In battleground congressional and statehouse districts, the same pattern appeared over and over again this year. At the top of the ticket, Joe Biden won, often handily. Further down the ticket, in contests for seats in the House and state legislatures, Democratic candidates repeatedly lost.
The surge of suburban Democratic voting in 2018 for House and state legislative collapsed in 2020, with Republicans gaining 179 state legislative seats and at least 11 seats in the House of Representatives.
Take the 34th State Senate District in the northwest suburbs of Minneapolis. The district has all the earmarks of an ideal Democratic target in the era of Donald Trump. It has a median household income of $101,644, far higher than the $68,703 national median; it is 86.8 percent white but 49.3 percent of residents over 25 have a college degree, compared with 36 percent nationally.
The 34th is just the kind of upscale, well-educated community that has found the Trump presidency repellent.
At the presidential level, that calculation proved dead right. Biden beat Trump there, carrying what had traditionally been a Republican community by a solid 7.6 percentage points.
But at the state legislative level, it was a different story: Bonnie Westlin, the Democratic-Farmer-Labor candidate for the State Senate, lost to Warren Limmer, the Republican incumbent, by just under 2 percentage points. Westlin was not alone.
As more detailed analyses of the 2020 election emerge, one thing is clear: For millions of voters, a vote against Trump did not mean a vote for the Democratic Party.
In 2018, Democratic gains in congressional and legislative races were clearly the result of animosity to Trump that found expression in voting against Republicans not named Trump — because Trump was on not on the ballot. With Trump on the ballot this year, however, these same voters discovered that they could voice their disapproval of him by voting against his re-election, while returning to their more conservative instincts by voting Republican in the rest of the races.
A spate of recent news stories illustrates the Democratic conundrum.
The headline “How Democrats Suffered Crushing Down-Ballot Losses Across America,” topped the piece my Times colleague Trip Gabriel published on Nov. 28:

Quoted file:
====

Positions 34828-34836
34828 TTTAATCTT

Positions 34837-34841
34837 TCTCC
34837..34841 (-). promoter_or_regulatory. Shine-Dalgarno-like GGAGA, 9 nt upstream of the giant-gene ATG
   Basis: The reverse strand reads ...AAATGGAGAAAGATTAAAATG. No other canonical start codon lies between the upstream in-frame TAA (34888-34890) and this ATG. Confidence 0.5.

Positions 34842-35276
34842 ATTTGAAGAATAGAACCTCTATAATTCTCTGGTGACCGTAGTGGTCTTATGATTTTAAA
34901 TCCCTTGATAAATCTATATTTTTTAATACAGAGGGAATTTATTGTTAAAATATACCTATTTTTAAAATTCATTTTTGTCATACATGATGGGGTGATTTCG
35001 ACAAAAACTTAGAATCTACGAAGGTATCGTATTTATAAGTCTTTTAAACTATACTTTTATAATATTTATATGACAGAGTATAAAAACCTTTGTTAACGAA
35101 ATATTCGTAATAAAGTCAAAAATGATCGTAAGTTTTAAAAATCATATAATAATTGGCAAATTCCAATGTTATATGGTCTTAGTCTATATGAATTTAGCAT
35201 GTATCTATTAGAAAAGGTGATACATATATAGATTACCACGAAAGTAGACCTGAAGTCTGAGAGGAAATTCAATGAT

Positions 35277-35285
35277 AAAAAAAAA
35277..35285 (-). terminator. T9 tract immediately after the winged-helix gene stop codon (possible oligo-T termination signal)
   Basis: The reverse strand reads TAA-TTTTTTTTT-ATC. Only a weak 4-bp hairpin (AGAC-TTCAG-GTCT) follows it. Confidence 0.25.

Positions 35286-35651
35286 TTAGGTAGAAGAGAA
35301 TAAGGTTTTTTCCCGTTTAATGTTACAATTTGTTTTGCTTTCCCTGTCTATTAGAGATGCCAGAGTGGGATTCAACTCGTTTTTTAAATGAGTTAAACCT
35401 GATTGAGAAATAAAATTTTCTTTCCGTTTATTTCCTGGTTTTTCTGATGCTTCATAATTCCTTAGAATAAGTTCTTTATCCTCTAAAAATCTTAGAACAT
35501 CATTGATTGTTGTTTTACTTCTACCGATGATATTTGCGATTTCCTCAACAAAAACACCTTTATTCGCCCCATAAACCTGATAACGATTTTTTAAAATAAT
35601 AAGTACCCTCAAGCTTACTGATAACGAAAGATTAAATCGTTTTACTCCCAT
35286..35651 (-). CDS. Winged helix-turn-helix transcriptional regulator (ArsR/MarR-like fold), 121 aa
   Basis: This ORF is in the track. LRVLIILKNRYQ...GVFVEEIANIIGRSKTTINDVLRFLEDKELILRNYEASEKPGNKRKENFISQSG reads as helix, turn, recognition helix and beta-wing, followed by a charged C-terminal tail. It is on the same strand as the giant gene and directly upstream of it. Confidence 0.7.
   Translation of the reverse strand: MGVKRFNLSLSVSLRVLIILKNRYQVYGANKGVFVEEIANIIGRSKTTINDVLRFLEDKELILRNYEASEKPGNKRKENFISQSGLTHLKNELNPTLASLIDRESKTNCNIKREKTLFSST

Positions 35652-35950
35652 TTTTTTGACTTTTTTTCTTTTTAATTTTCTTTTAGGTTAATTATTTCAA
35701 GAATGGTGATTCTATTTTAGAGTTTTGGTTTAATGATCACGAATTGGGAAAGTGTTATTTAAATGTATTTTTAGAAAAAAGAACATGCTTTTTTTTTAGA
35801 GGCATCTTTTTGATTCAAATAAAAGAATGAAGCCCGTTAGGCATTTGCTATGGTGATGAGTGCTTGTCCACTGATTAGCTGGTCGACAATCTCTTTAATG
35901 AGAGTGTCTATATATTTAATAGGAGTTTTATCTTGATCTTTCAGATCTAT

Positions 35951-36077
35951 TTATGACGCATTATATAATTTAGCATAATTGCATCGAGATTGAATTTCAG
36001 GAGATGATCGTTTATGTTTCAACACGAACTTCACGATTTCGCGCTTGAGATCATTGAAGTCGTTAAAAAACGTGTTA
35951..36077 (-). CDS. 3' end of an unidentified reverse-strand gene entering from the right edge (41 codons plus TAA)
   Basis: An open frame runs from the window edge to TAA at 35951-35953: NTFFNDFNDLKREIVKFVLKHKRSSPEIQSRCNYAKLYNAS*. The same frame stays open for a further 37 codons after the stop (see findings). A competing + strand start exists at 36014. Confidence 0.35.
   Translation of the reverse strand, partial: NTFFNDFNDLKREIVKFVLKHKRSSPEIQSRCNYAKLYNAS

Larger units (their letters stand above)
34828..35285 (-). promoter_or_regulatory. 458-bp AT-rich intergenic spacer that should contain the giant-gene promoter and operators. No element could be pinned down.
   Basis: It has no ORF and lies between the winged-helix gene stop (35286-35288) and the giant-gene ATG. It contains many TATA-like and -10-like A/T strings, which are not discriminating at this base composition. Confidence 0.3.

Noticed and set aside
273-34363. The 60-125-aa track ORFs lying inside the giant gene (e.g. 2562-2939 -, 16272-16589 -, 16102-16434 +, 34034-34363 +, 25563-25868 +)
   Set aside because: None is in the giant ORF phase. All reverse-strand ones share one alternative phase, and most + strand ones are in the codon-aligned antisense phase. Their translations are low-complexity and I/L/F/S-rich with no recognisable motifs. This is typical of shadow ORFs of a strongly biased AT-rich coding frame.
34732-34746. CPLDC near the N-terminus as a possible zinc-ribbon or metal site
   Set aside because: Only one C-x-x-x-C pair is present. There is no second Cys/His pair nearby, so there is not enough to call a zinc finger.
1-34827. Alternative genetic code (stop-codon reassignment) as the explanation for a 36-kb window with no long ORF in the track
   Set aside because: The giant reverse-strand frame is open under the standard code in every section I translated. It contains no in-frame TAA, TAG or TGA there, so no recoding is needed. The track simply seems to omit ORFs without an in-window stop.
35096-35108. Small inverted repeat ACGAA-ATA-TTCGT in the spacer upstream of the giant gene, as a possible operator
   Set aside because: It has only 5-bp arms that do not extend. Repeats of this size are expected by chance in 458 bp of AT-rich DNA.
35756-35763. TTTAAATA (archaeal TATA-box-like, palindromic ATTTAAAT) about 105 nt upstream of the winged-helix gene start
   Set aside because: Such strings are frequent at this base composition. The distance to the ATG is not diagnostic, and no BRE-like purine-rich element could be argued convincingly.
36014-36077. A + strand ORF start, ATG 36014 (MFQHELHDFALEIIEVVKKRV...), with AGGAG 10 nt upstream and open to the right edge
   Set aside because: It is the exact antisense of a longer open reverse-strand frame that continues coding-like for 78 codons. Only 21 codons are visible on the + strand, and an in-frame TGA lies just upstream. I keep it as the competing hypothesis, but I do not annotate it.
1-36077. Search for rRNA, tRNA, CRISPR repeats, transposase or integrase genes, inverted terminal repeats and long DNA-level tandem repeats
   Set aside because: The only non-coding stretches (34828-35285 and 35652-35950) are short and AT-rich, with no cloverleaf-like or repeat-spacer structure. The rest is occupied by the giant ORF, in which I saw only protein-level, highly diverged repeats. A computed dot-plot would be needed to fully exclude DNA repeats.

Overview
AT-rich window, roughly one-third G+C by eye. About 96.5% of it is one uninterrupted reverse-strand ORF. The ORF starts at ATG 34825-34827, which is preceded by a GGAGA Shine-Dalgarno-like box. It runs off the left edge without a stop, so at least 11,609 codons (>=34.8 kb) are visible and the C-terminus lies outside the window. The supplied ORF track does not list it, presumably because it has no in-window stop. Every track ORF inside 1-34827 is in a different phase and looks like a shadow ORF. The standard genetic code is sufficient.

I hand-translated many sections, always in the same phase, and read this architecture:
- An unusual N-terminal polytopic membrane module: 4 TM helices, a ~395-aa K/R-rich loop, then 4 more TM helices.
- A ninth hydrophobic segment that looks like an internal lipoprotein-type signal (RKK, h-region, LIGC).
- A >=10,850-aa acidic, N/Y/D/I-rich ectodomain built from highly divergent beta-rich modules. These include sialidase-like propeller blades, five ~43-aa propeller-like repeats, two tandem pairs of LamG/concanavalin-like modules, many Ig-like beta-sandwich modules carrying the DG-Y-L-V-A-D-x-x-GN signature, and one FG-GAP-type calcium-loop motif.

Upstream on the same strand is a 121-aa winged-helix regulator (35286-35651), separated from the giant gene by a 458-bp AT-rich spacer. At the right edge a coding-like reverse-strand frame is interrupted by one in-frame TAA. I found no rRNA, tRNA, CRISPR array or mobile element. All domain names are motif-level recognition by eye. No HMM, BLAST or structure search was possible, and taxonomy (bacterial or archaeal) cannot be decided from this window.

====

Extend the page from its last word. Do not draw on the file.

Across the country, suburban voters’ disgust with Mr. Trump — the key to Mr. Biden’s election — did not translate into a wide rebuke of other Republicans, as Democrats had expected after the party made significant gains in suburban areas in the 2018 midterm elections. From the top of the party down to the state level, Democratic officials are awakening to the reality that voters may have delivered a one-time verdict on Mr. Trump that does not equal ongoing support for center-left policies.
Or take California, which had been a Democratic gold mine in recent decades. Not only did Republicans win back three of the seven House seats the party lost in 2018, but as Ben Christopher wrote on the nonprofit news site Cal Matters, “the blue wave of 2018 yielded to a red riptide.”
Jeremy B. White elaborated at Politico:
The myth of lock step liberal California took a hit this election. Voters in the deep-blue state rejected a progressive push to reinstate affirmative action, sided with technology companies over organized labor and rejected rent control. They are poised to reject a business tax that had been a decades long priority for labor unions and Democratic leaders.
Liberals, White continued, “thought 2020 was their moment to secure long-desired changes: California’s electorate has become steadily more diverse and Democratic in recent decades, relegating its once-mighty Republican Party to the political margins,” but they “miscalculated. There was no bigger example than voters’ decisive rejection of Proposition 16. The ballot measure would have reinstated affirmative action and directly repudiated what liberals consider a racist chapter of California’s recent past.”
In a major win for the tech giants of the gig economy, California voters defied organized labor and liberal interest groups to approve Proposition 22, exempting such firms as Uber, Lyft, DoorDash and Instacart from requirements that they treat their workers as employees qualifying for benefits and worker protections, rather than as independent contractors.
In Texas, where Democrats were hoping to further capitalize on 2018 victories, the Texas Tribune reported:
Texas Republicans managed to avoid net losses in the state and U.S. House this election cycle in part because voters in key districts showed a willingness to vote Democratic at the top of the ballot and Republican lower down.
I asked Yphtach Lelkes, a political scientist at the University of Pennsylvania, about the increasing centrality of the suburbs in elections. His reply signaled some of the Democrats’ future problems:
As Democrats and Republicans continue to gather strength in high- and low-density areas, respectively, the swing voters will be found in the suburbs. Democrats will have to respond to the more progressive wings of the party but fend off accusations of socialism that may turn off suburban voters. With Trump out of the White House, and with it, his bombastic rhetoric, I expect Republicans will have an easier time with suburban voters than they had over the past four years.